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Indian anti-corruption chief forced out

Thursday 3 March 2011 – by Will Henley

India’s Supreme Court has forced the resignation of the country’s anti-corruption tsar following allegations of corruption.

PJ Thomas, made chief vigilance commissioner by the government last year, was told that his appointment was unlawful, in a statement issued by the court on Thursday.

“We hereby declare the recommendation… does not exist in the eyes of law,” the court said.

“Consequently, the appointment of PJ Thomas as chief vigilance commissioner is quashed.”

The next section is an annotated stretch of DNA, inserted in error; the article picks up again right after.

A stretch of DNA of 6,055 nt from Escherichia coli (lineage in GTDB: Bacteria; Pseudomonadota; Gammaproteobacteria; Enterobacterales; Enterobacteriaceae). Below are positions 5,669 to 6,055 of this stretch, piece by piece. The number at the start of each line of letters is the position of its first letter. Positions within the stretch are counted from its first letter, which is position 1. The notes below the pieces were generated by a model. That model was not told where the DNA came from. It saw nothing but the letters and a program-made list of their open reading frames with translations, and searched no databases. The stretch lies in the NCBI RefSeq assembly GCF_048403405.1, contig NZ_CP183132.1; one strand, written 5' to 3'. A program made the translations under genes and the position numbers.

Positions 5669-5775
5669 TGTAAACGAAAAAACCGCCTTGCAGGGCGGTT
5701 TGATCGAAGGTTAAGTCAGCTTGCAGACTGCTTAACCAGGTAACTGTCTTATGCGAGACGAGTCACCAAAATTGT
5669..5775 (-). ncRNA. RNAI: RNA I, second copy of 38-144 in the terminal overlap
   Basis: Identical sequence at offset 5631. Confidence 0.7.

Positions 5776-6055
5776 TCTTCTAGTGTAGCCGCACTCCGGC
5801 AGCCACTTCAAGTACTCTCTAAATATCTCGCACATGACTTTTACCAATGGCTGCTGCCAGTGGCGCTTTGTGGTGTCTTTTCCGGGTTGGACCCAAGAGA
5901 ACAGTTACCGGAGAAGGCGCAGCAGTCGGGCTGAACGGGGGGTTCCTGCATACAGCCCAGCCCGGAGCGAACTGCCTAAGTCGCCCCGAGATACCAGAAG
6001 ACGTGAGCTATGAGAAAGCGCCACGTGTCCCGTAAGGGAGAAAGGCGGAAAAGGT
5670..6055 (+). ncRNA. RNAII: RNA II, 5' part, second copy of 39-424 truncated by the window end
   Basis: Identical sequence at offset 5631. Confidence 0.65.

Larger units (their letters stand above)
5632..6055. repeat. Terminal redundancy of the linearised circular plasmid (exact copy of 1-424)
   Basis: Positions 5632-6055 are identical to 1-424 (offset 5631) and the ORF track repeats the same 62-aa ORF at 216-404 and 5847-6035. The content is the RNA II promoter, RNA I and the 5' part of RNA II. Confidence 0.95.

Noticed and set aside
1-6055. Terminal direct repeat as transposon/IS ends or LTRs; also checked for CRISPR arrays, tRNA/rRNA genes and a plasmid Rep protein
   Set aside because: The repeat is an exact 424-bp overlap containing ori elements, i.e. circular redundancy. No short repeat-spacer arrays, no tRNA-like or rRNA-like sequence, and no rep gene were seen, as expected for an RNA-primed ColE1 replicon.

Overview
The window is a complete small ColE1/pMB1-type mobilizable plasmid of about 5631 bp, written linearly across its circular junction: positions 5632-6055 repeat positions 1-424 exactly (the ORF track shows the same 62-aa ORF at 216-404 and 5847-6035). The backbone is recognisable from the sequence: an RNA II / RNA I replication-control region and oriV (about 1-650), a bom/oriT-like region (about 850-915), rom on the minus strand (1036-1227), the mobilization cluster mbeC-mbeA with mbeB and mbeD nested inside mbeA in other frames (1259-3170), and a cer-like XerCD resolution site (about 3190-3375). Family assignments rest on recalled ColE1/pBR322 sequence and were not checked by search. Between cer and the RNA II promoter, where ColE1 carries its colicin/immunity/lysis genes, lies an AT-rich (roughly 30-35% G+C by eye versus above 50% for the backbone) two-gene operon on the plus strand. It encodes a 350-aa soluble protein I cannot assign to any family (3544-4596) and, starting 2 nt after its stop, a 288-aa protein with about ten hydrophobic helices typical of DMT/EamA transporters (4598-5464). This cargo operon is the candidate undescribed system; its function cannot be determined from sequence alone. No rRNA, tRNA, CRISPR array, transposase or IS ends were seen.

The decision is a blow to Indian Prime Minister Manmohan Singh, who publicly backed his commissioner at the Central Vigilance Commission despite the controversy.

Allegations concern alleged misconduct when Thomas was a senior official in the state of Kerala in 1992.

He is accused of accepting a contract to import palm oil at above-market prices, at extra expense for the state.

The Central Vigilance Commission is currently investigating claims of corruption in the run-up to the Commonwealth Games last year.

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